Key elementsWorking families under financial pressure will benefit from the Rudd Government's commitment of $20 million over four years for increased financial counselling and support for people under financial stress.
- Funding for the Commonwealth Financial Counselling program, a free financial counselling service, will be increased by $10 million over four years, doubling the size of the program. This will increase the capacity of existing counsellors and establishing new services in high need areas, helping more families facing financial stress.
- In addition, $10 million over four years will be provided to develop and distribute easy to understand and practical financial management information products, including on issues surrounding mortgages, credit cards, hire purchase usage and similar financial issues. These products will be designed to assist people in, or at risk of, financial stress, to be distributed through Centrelink's Financial Information Service and other providers of financial information and counselling.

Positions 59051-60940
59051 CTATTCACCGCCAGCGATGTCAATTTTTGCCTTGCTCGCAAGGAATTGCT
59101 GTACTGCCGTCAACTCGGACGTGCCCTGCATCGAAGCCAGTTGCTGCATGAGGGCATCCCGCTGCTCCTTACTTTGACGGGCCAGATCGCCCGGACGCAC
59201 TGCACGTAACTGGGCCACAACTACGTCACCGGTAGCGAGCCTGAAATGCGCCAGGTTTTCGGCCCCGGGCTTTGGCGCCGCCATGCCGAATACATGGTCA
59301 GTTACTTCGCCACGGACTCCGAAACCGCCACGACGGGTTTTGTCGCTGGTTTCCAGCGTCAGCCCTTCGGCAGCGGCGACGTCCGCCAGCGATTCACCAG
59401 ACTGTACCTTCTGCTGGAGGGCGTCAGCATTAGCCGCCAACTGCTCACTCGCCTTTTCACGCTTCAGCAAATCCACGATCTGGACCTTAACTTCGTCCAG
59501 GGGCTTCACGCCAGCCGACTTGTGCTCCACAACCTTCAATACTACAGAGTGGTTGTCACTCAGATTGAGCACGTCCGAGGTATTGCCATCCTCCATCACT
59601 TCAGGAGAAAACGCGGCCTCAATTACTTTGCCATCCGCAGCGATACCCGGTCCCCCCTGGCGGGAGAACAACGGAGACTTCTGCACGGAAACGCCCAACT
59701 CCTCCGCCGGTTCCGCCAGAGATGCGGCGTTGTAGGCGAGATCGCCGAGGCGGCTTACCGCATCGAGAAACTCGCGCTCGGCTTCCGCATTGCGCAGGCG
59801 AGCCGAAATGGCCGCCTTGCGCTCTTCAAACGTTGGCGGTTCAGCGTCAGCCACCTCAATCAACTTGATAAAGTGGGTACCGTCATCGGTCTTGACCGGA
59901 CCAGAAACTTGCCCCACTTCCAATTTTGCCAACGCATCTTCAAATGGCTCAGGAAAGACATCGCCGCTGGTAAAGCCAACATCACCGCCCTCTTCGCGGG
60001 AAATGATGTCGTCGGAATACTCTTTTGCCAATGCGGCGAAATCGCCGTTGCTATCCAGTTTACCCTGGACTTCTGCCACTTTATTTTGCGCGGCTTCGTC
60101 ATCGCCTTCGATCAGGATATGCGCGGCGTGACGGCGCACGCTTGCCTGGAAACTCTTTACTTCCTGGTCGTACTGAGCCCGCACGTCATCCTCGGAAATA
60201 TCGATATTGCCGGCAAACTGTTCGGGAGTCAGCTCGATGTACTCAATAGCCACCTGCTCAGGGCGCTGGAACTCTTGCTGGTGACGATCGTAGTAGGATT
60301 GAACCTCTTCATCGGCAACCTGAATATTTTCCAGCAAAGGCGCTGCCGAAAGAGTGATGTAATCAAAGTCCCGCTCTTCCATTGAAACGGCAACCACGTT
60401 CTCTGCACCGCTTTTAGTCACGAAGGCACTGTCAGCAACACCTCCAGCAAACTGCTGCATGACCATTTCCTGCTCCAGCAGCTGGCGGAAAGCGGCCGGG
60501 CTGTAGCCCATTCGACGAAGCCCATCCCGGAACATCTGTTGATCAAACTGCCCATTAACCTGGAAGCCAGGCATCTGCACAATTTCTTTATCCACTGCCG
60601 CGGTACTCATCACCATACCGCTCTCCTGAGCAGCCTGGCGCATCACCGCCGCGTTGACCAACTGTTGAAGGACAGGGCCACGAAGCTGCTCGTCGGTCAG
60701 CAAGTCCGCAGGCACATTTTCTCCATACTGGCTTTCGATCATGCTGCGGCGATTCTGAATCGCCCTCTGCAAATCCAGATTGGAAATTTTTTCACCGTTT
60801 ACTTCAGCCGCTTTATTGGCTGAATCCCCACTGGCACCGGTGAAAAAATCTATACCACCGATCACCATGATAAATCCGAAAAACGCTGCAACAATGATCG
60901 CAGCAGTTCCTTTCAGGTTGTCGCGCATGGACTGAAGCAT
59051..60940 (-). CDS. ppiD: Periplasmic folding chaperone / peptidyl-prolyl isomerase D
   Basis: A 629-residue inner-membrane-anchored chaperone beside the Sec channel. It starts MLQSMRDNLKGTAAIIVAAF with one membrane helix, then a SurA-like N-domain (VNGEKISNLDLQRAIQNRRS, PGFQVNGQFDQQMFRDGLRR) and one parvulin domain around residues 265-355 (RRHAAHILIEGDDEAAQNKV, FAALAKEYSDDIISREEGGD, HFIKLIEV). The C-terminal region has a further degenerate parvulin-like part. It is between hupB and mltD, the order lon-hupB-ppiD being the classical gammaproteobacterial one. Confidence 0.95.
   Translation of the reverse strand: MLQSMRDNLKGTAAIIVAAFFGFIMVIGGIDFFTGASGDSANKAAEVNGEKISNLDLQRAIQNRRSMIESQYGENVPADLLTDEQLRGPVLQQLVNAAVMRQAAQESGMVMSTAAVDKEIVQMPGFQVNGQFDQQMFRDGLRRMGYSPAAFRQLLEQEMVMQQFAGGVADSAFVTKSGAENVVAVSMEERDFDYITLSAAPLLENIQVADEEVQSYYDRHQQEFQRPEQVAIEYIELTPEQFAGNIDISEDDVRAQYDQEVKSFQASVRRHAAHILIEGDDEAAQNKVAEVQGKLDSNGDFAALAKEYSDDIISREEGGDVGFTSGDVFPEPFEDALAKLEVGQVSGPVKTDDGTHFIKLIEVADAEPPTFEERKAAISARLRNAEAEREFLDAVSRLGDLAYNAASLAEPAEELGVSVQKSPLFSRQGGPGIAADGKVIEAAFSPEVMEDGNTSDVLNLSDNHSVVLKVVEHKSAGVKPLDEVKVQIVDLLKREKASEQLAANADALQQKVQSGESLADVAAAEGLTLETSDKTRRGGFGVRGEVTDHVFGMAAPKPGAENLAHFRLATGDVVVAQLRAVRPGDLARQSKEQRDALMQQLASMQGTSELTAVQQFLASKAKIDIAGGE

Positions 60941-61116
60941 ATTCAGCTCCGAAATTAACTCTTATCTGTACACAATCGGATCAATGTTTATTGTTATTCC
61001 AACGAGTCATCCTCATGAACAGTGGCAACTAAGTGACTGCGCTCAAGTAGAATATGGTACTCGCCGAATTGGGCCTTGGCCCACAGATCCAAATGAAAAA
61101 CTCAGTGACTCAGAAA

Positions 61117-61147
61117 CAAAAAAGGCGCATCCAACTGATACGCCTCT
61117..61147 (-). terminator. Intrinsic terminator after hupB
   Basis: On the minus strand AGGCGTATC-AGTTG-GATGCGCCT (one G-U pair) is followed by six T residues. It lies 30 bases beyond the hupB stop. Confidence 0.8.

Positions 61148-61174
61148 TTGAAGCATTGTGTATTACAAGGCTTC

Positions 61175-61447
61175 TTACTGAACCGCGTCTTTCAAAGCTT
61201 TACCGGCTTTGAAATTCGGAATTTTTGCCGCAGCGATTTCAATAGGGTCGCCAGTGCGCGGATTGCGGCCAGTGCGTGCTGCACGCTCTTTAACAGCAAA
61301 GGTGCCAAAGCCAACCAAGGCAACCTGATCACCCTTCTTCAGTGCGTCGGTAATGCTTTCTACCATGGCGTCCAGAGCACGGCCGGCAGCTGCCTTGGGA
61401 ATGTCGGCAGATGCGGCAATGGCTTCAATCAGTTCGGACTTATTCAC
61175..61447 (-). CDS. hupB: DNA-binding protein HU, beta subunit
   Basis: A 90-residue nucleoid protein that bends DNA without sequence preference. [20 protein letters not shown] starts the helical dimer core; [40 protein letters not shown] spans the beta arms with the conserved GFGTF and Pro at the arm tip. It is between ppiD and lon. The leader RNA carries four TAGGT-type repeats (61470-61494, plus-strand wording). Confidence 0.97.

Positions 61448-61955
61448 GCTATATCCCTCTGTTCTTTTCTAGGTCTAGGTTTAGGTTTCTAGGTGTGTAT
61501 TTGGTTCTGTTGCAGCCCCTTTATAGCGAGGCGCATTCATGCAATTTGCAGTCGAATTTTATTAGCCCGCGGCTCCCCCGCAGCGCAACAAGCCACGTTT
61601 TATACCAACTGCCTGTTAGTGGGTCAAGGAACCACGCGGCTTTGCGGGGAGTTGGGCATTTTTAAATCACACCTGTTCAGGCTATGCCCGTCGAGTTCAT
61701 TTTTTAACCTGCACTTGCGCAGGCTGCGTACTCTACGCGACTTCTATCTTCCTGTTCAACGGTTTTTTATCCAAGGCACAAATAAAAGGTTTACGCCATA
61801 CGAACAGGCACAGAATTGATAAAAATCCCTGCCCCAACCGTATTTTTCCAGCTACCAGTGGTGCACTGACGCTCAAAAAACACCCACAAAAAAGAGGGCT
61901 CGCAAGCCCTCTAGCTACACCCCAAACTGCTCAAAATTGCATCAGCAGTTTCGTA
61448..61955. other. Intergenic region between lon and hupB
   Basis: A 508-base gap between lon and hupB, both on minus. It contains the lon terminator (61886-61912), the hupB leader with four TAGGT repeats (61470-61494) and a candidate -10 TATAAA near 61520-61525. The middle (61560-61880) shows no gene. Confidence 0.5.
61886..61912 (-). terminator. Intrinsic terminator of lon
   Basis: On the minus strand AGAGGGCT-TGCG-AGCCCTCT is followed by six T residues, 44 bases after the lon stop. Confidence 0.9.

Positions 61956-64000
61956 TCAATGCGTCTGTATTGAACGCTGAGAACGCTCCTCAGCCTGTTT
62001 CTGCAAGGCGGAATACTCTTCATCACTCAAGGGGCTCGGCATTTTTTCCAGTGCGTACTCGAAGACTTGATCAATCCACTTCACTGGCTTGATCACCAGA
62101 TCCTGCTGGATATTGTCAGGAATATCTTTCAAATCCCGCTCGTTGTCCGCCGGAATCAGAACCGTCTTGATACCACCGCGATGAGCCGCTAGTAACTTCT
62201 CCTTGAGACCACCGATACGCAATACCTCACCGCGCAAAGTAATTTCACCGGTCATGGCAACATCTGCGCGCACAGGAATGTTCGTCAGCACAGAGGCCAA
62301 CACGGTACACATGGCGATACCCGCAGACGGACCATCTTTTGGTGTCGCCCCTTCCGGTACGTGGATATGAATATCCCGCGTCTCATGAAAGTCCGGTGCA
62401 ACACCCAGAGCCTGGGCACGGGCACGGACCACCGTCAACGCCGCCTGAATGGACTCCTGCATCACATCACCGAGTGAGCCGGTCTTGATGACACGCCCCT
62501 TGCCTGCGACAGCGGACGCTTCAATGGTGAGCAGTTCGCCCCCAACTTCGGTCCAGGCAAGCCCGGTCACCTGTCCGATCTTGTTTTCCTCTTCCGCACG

BackgroundThe Commonwealth Financial Counselling program (CFC) is one of the Government's key strategies for helping people who are experiencing personal financial difficulties, including due to circumstances such as mortgage stress, unemployment, sickness, credit over-commitment and family breakdown. Currently, 41 community based organisations are funded through CFC ($2.5 million per annum) to provide generalist financial counselling services. Under this measure, funding will now double.
Under CFC, accredited financial counsellors employed by community and local government organisations provide free, independent advice and assistance, using casework, advocacy/negotiation, referral and community education.
Across Australia, government funding supports around 150 community organisations to provide generalist financial counselling services. (State and territory governments contribute around $12 million for generalist financial counselling services.)
In 2006-07, Commonwealth Financial Counselling services saw more than 11,000 people, less than the previous year. More families are struggling with financial pressures from rising interest rates, credit card debts, and housing costs, and financial counselling services are unable to meet existing demand.
Financial counselling complements a range of government and non government financial literacy and money management activities (e.g. basic budgeting, savings strategies), problem gambling services, rural financial counselling services for primary producers, fishers and small rural businesses, fee-for-service financial planning and the Financial Information Service (FIS).